"Teflon CEO" Hurwitz Evades Federal Regulators Over Collapse Of Maxxam S&L
March 1, 2003
Charles Hurwitz, the notorious chairman and CEO of Maxxam Corp., proved to be a Teflon corporate raider by evading federal banking regulators investigating Maxxam’s shady business dealings. In October 2002, after seven years of litigation brought by two arms of the U.S. Treasury Dept, Hurwitz settled separate lawsuits alleging misconduct and fraudulent activities. The Office of Thrift Supervision and the Federal Deposit Insurance Corporation initially filed $820 million in claims against Hurwitz, Maxxam, and other corporate executives, over the 1988 collapse and subsequent $1.6 billion taxpayer bail out of United Savings Assoc. of Texas. Maxxam acquired the Texas S&L through junk bond financing. The agencies charged Hurwitz and Maxxam with reckless disregard for the law, self-enrichment, making false and misleading statements, and making unsafe investments. In a major travesty of justice (aka, rip off of the American taxpayers) Hurwitz was fined a mere $206,000 in restitution.
Headwaters activists had for years advocated a “Debt-for-Nature Swap” trading Maxxam’s hefty taxpayer bailout in exchange for preserving thousands of acres of Pacific Lumber’s redwood forest as public land. OTS and FDIC officials seriously considered the debt-for-nature proposal to settle their claims against Maxxam. But those prospects were dashed in September 2001 when OTS Administrative Law Judge Arthur Snipe recommended that Hurwitz and Maxxam be cleared of all charges following a 110-day trial, the longest and one of the most expensive in OTS history, costing the government more than $4 million.
Hurwitz successfully used his political muscle on Capitol Hill to undermine the FDIC and OTS lawsuits, attack the federal banking agencies, and derail the proposed debt-for-nature swap. At Hurwitz’s instigation, Maxxam filed a counter claim against the FDIC last year for “pursuing politically motivated litigation”. Maxxam seeks to recover its $30 million in legal costs incurred during the lawsuits.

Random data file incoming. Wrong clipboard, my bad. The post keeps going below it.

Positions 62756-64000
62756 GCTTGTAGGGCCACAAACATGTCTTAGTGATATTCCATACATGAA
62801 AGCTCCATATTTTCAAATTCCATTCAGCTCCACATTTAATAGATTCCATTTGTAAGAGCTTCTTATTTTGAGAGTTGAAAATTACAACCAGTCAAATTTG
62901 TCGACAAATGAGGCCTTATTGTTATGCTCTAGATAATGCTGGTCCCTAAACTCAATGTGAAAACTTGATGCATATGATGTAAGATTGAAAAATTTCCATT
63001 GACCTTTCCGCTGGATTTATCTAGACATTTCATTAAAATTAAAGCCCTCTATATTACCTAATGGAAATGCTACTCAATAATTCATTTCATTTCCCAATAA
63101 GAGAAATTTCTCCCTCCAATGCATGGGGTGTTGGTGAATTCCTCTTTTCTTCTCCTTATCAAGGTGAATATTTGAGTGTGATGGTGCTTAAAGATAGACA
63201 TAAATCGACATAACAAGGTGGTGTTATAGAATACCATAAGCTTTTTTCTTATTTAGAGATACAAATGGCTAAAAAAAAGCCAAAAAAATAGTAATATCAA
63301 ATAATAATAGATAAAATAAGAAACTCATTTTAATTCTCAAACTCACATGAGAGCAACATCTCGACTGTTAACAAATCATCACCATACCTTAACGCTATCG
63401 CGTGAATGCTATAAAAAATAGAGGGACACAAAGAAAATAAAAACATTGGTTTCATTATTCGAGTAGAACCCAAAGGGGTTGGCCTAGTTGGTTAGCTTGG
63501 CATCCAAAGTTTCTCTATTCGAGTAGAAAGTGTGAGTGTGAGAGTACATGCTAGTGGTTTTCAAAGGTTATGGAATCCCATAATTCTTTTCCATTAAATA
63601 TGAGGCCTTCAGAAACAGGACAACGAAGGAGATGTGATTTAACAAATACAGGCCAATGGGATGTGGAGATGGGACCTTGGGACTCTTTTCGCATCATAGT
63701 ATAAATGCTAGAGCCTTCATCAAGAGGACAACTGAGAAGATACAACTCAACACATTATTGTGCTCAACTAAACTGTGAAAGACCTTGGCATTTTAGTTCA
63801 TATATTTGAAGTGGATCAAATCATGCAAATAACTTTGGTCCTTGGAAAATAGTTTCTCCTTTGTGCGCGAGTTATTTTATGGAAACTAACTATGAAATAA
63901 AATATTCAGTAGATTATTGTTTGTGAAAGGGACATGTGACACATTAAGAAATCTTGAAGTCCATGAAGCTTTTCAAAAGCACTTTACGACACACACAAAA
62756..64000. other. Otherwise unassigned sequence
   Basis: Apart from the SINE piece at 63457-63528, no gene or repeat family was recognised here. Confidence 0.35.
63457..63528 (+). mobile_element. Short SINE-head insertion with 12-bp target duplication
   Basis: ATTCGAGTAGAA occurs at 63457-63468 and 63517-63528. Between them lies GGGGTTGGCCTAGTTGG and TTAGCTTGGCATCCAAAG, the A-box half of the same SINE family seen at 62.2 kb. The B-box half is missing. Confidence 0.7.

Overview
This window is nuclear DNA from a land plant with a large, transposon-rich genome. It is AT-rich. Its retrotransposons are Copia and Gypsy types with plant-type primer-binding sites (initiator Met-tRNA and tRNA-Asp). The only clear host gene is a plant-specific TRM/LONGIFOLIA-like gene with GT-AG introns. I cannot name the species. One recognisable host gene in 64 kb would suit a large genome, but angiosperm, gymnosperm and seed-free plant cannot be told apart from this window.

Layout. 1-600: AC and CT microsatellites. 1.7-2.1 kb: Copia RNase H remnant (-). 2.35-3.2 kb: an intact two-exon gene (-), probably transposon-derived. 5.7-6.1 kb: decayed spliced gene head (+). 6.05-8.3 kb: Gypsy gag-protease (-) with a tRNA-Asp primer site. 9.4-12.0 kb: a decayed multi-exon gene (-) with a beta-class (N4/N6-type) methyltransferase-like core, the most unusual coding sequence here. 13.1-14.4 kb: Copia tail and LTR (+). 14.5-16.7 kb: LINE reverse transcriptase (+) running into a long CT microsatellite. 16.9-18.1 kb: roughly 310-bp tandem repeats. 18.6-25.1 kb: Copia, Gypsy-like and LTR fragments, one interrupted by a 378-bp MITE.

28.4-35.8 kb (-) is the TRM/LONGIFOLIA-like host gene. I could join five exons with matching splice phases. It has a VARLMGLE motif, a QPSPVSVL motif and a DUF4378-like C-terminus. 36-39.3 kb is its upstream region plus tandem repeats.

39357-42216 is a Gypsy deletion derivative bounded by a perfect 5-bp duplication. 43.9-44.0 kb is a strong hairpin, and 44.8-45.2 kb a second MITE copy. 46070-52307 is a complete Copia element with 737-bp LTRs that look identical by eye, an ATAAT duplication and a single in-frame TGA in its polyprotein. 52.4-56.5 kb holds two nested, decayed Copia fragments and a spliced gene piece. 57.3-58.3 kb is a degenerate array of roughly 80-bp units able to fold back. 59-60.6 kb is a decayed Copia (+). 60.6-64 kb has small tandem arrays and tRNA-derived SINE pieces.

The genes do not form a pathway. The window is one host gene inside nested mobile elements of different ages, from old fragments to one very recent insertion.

Although Hurwitz managed to outmaneuver and evade federal regulators, he failed to pull Maxxam out of its shaky financial position. Maxxam subsidiary Kaiser Aluminum filed for Chapter 11 bankruptcy protection in Feb. 2002 following a bitter labor dispute the company lost to the United Steelworkers Union. Bankrupt Kaiser Aluminum announced in mid-January the “indefinite curtailment” of its aluminum smelter at Mead, WA, which has been offline since January 2001 and once employed nearly 1000 workers. Kaiser’s Trentwood (WA) mill uses other sources and in mid-January Kaiser announced that 9 more of its subsidiaries were bankrupt. And while continuing to log its redwood forest holdings at a frantic pace, Pacific Lumber shut down its sawmill at the timber company’s headquarters in Scotia. Maxxam posted a $69.4 million net loss for the first nine months of 2002, compared to net income of $52 million for the same period in 2001, even while CEO Hurwitz pocketed a $1.8 million compensation package including $786,000 in salary, $910,000 in bonus and $142,000 in "other" compensation.
There remains a $50,000 reward for information leading to the arrest and incarceration of corporate criminal Charles Hurwitz. See jailhurwitz.com.